Lululemon’s billionaire founder slams the company’s diversity and inclusion efforts

‘You’ve got to be clear that you don’t want certain customers coming in,’ Chip Wilson says

Olivia Hebert
Los Angeles
Thursday 04 January 2024 02:15 GMT
TikToker explains reason why Lululemon got its name

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Lululemon’s billionaire founder Chip Wilson blasted the company for prioritising diversity and inclusivity efforts over exclusivity.

In an interview with Forbes, the 68-year-old former athleisure CEO insisted that making Lululemon products more accessible would hurt the brand. He told the outlet, “They’re trying to become like the Gap, everything to everybody.”

“I think the definition of a brand is that you’re not everything to everybody,” he continued. “You’ve got to be clear that you don’t want certain customers coming in.”

This isn’t the first time Mr Wilson has courted controversy and expressed disdain towards Lululemon’s “whole diversity and inclusion thing”, with him having repeatedly sparked outrage over his anti-Asian, sexist, and fatphobic comments.

In an interview for Bloomberg Television’s Street Smart in 2013, the founder responded to mounting criticisms that the company’s popular leggings were low-quality and see-through, telling the outlet that they were not meant for everyone - namely, curvier women. “They don’t work for some women’s bodies,” he said, blaming women’s bodies for the leggings becoming see-through. “It’s really about the rubbing through the thighs, how much pressure is there.”

A Maryland Lululemon store clapped back at the then-CEO’s comments in a poignant window display that said: “Love: cups of chai/apple pies/rubbing thighs?” It was soon taken down and Lululemon posted an apology on Twitter, now known as X, saying that Mr Wilson’s remarks were not reflective of the company’s stance.

The businessman stepped down as CEO in December of that year, and two years later in 2015, would completely leave the company’s board. But before he was publicly ousted, he claimed that he chose a brand name including three L’s specifically because the sound does not exist in Japanese phonetics. “It’s funny to watch them try and say it,” he told Canada’s National Post Business Magazine at the time.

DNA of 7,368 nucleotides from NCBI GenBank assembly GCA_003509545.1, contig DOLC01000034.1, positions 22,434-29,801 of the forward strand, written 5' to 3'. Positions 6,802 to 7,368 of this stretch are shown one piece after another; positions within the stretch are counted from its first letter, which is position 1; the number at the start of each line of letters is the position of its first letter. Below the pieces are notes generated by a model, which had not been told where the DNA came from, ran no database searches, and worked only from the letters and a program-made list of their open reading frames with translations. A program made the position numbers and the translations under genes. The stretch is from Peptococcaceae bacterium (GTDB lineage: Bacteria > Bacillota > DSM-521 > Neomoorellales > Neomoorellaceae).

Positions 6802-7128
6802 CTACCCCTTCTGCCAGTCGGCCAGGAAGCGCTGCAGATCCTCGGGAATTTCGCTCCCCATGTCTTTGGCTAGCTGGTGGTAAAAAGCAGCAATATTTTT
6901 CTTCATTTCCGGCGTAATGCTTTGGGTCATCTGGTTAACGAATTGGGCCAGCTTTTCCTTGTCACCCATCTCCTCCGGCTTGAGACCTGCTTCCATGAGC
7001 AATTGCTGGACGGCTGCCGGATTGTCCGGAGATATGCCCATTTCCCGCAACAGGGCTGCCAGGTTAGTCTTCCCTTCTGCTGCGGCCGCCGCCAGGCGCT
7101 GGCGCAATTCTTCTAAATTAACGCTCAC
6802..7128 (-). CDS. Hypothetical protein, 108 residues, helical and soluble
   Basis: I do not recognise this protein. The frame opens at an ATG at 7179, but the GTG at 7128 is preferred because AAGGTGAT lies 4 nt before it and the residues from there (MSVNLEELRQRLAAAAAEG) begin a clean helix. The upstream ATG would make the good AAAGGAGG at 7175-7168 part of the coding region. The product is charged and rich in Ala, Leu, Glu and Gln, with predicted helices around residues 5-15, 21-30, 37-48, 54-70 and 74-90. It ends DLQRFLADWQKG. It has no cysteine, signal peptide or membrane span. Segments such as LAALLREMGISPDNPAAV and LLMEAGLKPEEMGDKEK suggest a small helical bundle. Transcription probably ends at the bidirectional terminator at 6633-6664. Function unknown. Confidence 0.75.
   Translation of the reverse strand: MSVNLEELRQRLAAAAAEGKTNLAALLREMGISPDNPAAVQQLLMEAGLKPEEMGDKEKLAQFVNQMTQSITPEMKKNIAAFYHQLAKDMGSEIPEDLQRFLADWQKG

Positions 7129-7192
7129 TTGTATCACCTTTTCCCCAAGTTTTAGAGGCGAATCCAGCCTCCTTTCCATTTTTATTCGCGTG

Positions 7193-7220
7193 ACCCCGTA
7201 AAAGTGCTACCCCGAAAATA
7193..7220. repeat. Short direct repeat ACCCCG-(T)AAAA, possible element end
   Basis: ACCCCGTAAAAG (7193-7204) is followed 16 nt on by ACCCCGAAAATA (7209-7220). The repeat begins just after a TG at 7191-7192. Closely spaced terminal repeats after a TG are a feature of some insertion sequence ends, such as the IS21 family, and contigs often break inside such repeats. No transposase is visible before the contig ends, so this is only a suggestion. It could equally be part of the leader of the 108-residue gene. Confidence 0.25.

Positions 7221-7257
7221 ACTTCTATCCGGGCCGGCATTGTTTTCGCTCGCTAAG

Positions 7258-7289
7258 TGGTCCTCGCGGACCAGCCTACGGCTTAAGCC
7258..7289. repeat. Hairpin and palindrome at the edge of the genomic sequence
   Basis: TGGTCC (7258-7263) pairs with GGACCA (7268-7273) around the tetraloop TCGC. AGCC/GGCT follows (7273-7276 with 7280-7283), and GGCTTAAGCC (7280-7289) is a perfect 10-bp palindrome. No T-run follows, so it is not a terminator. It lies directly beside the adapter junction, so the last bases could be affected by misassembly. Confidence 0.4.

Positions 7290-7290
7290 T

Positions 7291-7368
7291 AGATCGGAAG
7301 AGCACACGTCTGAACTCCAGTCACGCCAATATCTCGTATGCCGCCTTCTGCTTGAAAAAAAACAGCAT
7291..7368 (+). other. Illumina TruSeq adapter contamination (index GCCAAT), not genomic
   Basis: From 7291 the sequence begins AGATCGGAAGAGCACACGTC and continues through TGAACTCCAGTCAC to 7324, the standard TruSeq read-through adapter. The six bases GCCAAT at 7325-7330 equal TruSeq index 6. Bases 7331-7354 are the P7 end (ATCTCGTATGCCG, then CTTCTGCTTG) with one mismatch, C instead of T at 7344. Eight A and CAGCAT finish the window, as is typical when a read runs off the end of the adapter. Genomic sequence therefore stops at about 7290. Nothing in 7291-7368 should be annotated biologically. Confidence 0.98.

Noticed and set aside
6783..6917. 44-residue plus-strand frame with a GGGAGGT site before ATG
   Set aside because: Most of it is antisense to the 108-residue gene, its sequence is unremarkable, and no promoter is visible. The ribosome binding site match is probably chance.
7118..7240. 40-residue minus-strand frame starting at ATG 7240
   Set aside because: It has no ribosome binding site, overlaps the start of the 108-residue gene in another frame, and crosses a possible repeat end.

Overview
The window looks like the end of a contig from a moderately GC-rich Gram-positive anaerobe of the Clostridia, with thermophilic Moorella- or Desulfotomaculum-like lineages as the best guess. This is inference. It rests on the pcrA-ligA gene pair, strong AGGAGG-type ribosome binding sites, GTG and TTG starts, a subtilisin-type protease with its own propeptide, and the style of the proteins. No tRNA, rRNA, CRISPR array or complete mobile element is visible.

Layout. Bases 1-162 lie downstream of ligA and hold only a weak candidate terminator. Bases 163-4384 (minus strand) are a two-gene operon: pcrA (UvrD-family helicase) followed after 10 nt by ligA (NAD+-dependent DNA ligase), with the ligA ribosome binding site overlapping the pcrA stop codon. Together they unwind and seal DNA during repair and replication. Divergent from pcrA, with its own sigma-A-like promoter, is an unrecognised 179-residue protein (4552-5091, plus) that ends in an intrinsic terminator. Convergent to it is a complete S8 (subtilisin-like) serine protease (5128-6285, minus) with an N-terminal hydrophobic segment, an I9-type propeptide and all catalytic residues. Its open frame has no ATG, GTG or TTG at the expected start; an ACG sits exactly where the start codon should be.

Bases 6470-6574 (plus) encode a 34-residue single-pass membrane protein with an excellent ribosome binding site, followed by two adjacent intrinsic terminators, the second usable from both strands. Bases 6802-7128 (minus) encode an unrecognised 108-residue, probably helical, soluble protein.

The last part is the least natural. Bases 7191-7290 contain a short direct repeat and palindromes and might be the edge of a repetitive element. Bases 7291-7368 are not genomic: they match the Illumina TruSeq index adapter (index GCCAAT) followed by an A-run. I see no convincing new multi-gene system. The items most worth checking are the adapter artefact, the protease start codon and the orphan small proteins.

Despite his claims that inclusivity efforts would spell doom for the company in the long term, he has continued to profit from the company, having recently added nearly $4bn to his net worth since 2020 due to an 8 per cent rise in stake in Lululemon stock.

The Canadian company has been actively trying to shake off its reputation as a brand exclusively made for upper-middle-class white women via marketing and instating diversity and inclusion initiatives.

In November 2020, the company formed a new department named Inclusion Diversity, Equity, and Action - also known as IDEA - that was tasked to improve the diversity of staff and take the lead on DEI training, development, and discourse. Unfortunately, dozens of employees revealed that the move had been nothing more than tokenistic, and hadn’t amounted to any real, substantial change within the company.

Employees explained to Business of Fashion that the department’s creation was a move to protect the company’s reputation, rather than having the best interest of its employees and customers at heart. They claimed that the company would often deny Black employees promotions in favour of “less-qualified white counterparts.”

The company responded to the allegations in a statement to BoF, saying they have “made considerable progress since launching IDEA, and we are proud of the goals we have achieved, which include maintaining a continuous two-way dialogue with our people.”

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